I hear you on the organic matter as a soil amendment. I've often wondered about this, and I have my doubts about strategies that call for mounding with mulch and organic matter for avocado planting, for example. Quickly, it seems, the tree will sink.

Gulfgardener

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Re: Is my white sapote sick?
« Reply #8 on: January 10, 2023, 08:29:14 AM »
Mulching in a hole that's going to be soggy is asking for problems. It will break down and can lead to rot issues. Just ask my avocado. It came in a mulch mix that I didn't swap out before planting. It died slowly over 4 months because the wood mulch would absorb and hold every drop of rain. Inorganic would be the better way to go. I mound with sand.

FigoVelo

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Re: Is my white sapote sick?
« Reply #9 on: January 10, 2023, 09:04:48 AM »
I have been planting avocados with limited success, and recently I decided it was because of my soil. I am taking a variety of steps now to address this. I am filling holes (with outlet channels) with drain rock and mounding soil on top, planting at the edge of a 4-foot retaining wall where there is drainage built in by design, and -- most recently -- experimenting with a giant square planter box walled with corrugated metal sheets. I have filled it with mulch and still plan to add heaps of sand and soil, with the expectation that the tree will sink in significantly. It's exhausting.

"Sandy loam, sandy loam! My kingdom for some sandy loam!" 

Back to the unhappy white sapote. What should I treat the tree with? Is it obviously a fungus? Do I need to know what kind? Or is there an application that will cover a range of possibilities? I use virtually no purchased products for fertilizers or pest control, so I would benefit from a brand name or something.

And what if I just let it ride out the wet weather until it dries out?

Jack, Nipomo

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Re: Is my white sapote sick?
« Reply #10 on: January 10, 2023, 12:16:28 PM »
The tip of the leaves being necrotic is usually a consequence of accumulated salts either from fertilizers or inherent dissolved solids in irrigation water. Transpiration takes the H2O out leaving the dissolved salts behind. The concentration of dissolved solids is usually greatest at the leaf tips.  Looks like the remainder of the leaf is healthy. The leaf petioles appear limp, if so that would indicate a root problem affecting the entire plant. During the quiescence time in the winter for plants they cannot utilize much nutrition nor water.  I would suspect that if you let the plant dry out, divert rainwater, by the middle of July you will have a happy plant.  Report back and let us know.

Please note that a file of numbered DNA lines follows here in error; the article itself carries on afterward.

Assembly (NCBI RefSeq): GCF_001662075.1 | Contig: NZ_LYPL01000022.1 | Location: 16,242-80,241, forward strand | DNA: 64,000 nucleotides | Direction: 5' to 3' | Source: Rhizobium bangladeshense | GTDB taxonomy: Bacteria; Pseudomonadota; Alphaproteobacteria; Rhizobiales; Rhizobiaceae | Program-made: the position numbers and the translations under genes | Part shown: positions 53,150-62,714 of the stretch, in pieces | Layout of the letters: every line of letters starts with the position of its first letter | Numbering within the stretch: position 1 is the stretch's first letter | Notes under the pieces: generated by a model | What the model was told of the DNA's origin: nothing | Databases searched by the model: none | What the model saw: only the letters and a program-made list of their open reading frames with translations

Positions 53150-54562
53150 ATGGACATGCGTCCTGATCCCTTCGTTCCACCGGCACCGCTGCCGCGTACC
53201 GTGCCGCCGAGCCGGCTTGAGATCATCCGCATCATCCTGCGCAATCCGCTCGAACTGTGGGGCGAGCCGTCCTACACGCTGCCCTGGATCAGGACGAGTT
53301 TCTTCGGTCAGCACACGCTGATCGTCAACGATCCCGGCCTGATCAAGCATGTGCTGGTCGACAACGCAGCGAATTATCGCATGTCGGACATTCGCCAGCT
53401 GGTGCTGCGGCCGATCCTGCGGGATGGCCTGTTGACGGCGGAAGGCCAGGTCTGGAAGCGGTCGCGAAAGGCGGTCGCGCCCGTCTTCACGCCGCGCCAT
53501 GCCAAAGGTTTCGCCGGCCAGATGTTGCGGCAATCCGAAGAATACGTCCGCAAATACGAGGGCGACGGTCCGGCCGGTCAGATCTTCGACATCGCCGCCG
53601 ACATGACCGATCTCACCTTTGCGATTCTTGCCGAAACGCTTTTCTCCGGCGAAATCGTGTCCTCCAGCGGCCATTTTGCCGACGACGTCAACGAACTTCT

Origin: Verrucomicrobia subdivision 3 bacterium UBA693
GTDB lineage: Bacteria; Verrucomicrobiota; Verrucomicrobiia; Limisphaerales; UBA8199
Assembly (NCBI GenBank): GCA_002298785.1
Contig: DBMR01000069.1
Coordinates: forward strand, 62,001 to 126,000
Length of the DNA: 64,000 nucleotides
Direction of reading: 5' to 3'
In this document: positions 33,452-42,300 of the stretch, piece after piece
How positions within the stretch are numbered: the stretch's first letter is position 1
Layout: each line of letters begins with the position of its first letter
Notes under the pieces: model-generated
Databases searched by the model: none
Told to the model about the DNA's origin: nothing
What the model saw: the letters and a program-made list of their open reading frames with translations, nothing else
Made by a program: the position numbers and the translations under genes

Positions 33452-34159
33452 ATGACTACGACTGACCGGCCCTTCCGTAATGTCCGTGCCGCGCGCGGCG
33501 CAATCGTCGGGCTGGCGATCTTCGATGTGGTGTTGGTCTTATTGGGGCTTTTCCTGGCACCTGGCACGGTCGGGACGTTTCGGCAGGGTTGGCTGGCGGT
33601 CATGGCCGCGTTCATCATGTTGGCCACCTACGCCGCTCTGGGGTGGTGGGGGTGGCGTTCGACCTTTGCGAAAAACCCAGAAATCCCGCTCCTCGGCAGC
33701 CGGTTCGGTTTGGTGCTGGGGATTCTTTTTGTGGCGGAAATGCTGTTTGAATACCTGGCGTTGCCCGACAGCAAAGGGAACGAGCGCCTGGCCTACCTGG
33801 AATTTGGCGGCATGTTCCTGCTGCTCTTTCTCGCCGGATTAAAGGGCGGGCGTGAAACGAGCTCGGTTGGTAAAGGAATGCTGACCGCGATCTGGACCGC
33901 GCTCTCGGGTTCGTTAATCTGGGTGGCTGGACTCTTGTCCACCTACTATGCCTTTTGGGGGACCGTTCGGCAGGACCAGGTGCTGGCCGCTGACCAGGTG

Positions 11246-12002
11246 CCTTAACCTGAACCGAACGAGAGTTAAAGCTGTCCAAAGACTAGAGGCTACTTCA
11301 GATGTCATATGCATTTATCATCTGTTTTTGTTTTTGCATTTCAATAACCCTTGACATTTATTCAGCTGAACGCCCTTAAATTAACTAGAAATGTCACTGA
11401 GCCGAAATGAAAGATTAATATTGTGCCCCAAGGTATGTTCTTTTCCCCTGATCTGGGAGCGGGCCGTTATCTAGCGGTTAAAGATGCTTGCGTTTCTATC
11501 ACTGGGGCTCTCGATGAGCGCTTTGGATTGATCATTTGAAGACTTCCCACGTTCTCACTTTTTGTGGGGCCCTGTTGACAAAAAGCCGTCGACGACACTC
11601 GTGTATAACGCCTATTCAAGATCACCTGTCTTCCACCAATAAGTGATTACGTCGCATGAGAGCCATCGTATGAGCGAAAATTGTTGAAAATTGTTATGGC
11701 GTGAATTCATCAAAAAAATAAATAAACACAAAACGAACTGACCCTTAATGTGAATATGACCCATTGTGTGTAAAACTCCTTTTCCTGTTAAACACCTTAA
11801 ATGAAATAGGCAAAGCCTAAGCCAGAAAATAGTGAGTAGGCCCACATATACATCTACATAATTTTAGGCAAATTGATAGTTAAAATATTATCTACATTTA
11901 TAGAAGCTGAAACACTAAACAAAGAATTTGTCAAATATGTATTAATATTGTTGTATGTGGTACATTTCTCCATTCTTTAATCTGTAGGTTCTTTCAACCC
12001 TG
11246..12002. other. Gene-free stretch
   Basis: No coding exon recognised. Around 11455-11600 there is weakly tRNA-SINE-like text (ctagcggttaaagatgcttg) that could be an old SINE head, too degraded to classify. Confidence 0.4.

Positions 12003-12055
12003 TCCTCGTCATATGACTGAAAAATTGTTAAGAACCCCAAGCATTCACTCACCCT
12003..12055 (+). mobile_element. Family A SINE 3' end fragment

Oolie

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Re: Is my white sapote sick?
« Reply #11 on: January 10, 2023, 01:54:37 PM »

"Sandy loam, sandy loam! My kingdom for some sandy loam!" 

The grass is always greener.

I have silty loam (similar to sandy), but it drains so well, water costs are high, also gophers. With softer soils, you get gopher activity in the extreme, and it's certain that you will lose trees each year, even established ones.

K-Rimes

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Re: Is my white sapote sick?
« Reply #12 on: January 10, 2023, 02:18:46 PM »

"Sandy loam, sandy loam! My kingdom for some sandy loam!" 

The grass is always greener.

I have silty loam (similar to sandy), but it drains so well, water costs are high, also gophers. With softer soils, you get gopher activity in the extreme, and it's certain that you will lose trees each year, even established ones.

Same issue for me. Gopher and mole pressure is obscene. Caught 25+ last year. I keep dumping on organic material and think I'm winning, then realize it's only improved about 1".

FigoVelo

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Re: Is my white sapote sick?
« Reply #13 on: January 10, 2023, 03:09:47 PM »
I have gophers galore, too, but I trap aggressively and have made rock filled trenches around some of my trees.

I should be clear that my soil is not pure clay. I had it tested a few years ago but the lab did not give me a reading on clay versus sand content, which was annoying. But it's loamier than pure clay. Gophers love it, and it clings to water. Double whammy. I have drowned a couple of avocados already. I was hoping white sapotes would be tougher.